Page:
Monday, May 31, 2010

Brittany and Cancale

Susie and I arrived in Brittany on Saturday afternoon. We're staying in a gite outside the village of Saint-Coulomb, which is about half way between Saint-Malo, the celebrated resort city and port, and Cancale, a smaller city on the Bay of Saint-Michel that is famous for its oysters. Saint-Malo struck us as big, busy, and touristy. Cancale, although it has its own tourists, feels more of like a working city.

We've spent a couple of days visiting Cancale, even taking in an English-language showing of "Greenberg" at the city's municipal movie-theater; we were two out of a total of six customers. Perhaps a theme of unbalanced and angry New Yorkers in self-centered Los Angeles does not draw them in, here.

Like most of the cities and villages in Brittany that we've been able to see so far, Cancale is largely built of stone, especially granite. Cancale's church and sober houses crowd on the heights above the shore.

Oysters, their cultivation, and their harvesting play such an important role in Cancale that the city's main square, in front of the church, has a statue/fountain of women washing oysters in baskets. The people of Cancale have made their living from oysters for many years. There's a painting by John Singer Sargent that shows the oyster gatherers of Cancale in 1875. At restaurants along the coast of Brittany, the menus advertise "huitres de Cancale." I came across a report, though, that although some Cancale oysters are still the indigenous delicate oyster of Brittany, these are disappearing and have been largely replaced by a faster-growing breed from Japan. Restaurant menus distinguish these as, respectively, plattes and creuses.

You can buy oysters, along with other seafood, at Cancale's weekly market, held on Sunday mornings in the streets behind the church.

Or you can buy oysters from the sellers whose stands line the quay right where the oysters are cultivated and gathered. As compared to oysters sold in restaurants, these oysters are sold at miracle prices. As attested by the piles of oyster shells and lemon rinds below the quay, many are eaten on the spot.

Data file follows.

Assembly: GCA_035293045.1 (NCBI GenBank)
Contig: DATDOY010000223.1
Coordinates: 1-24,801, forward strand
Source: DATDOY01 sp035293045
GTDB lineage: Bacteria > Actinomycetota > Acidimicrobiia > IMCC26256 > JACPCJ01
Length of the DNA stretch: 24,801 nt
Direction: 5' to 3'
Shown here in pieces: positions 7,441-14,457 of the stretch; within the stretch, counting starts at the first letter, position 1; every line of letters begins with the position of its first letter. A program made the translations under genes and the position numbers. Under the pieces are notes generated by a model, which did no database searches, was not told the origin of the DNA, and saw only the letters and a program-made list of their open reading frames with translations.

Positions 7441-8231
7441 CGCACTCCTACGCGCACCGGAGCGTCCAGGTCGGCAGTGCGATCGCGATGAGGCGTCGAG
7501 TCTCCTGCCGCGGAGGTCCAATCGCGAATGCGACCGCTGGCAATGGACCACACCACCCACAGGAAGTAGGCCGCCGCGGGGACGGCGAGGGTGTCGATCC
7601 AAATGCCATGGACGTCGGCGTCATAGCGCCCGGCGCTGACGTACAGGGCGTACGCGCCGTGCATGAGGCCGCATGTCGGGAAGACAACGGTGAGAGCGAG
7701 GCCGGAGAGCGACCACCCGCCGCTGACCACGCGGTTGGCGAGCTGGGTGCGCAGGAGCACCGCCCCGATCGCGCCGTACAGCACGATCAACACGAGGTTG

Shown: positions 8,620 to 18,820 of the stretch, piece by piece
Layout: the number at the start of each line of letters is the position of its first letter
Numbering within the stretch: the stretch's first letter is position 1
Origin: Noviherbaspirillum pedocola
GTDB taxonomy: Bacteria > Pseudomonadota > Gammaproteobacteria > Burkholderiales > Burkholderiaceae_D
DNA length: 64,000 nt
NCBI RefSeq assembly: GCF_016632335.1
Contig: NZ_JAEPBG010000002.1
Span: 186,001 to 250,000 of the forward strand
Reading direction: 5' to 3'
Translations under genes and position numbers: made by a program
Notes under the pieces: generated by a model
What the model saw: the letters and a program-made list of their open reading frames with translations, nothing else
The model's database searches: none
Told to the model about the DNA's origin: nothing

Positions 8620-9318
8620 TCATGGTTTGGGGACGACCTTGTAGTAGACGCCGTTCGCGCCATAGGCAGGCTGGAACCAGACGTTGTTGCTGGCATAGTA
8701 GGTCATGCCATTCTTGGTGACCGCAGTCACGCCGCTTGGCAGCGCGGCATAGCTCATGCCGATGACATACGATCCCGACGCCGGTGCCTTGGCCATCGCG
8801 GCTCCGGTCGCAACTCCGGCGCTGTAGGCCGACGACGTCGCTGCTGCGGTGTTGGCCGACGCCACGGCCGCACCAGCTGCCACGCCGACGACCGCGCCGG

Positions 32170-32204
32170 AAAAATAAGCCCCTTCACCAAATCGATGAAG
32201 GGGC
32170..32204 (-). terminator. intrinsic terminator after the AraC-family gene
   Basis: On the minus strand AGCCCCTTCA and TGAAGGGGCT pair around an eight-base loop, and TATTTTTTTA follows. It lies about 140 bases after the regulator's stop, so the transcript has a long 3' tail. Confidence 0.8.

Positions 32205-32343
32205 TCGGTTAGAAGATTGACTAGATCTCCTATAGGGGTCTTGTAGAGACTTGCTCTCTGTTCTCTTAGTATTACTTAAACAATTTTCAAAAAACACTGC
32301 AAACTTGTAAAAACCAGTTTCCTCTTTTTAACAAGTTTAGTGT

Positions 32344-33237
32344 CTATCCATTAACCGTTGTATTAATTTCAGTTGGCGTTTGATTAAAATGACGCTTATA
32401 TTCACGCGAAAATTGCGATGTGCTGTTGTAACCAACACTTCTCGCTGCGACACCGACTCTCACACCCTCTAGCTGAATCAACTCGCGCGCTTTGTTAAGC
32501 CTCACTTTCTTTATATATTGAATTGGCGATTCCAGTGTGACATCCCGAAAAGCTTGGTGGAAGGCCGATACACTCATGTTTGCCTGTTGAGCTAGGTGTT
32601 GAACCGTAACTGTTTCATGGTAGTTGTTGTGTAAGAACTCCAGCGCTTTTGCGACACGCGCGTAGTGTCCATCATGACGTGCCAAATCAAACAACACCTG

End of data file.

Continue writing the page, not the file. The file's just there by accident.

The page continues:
Cancale's oyster beds, acres and acres of them, lie right next to the city. As the tide starts to go out, the oyster beds begin to emerge from the water.

And when the tide is low, you can begin to see the extent of the oyster beds.

The oyster gatherers head into the beds, using tractors to haul the oysters back to shore near the city's port area of La Houle.

La Houle lies on the other side of the jetty from the oyster beds. It looks over moorage for commercial and pleasure boats, most of which end up beached at low tide.

The waterfront at La Houle is lined with restaurants, ranging from elegant places with pastel cotton napkins folded into wine glasses to creperies with paper place mats. Almost all of these restaurants give place of pride to seafood, and especially oysters.

Cancale also has stretches of coastline that remain much wilder. A trail, at times a little rough, runs along, up, down, and around the headlands.

From the trail, you can see rocky beaches and islands, including the Ile de Rimains, which has a fort built at the end of the 18th Century to plans designed by Vauban. The island is private property and once belonged to the late Lionel Poilane, the famous baker of bread.

As you walk back into town, you can see the variety of stone houses that typify buildings here. While perhaps not as welcoming as houses in some other parts of France, Cancale's houses can have a lot of charm.

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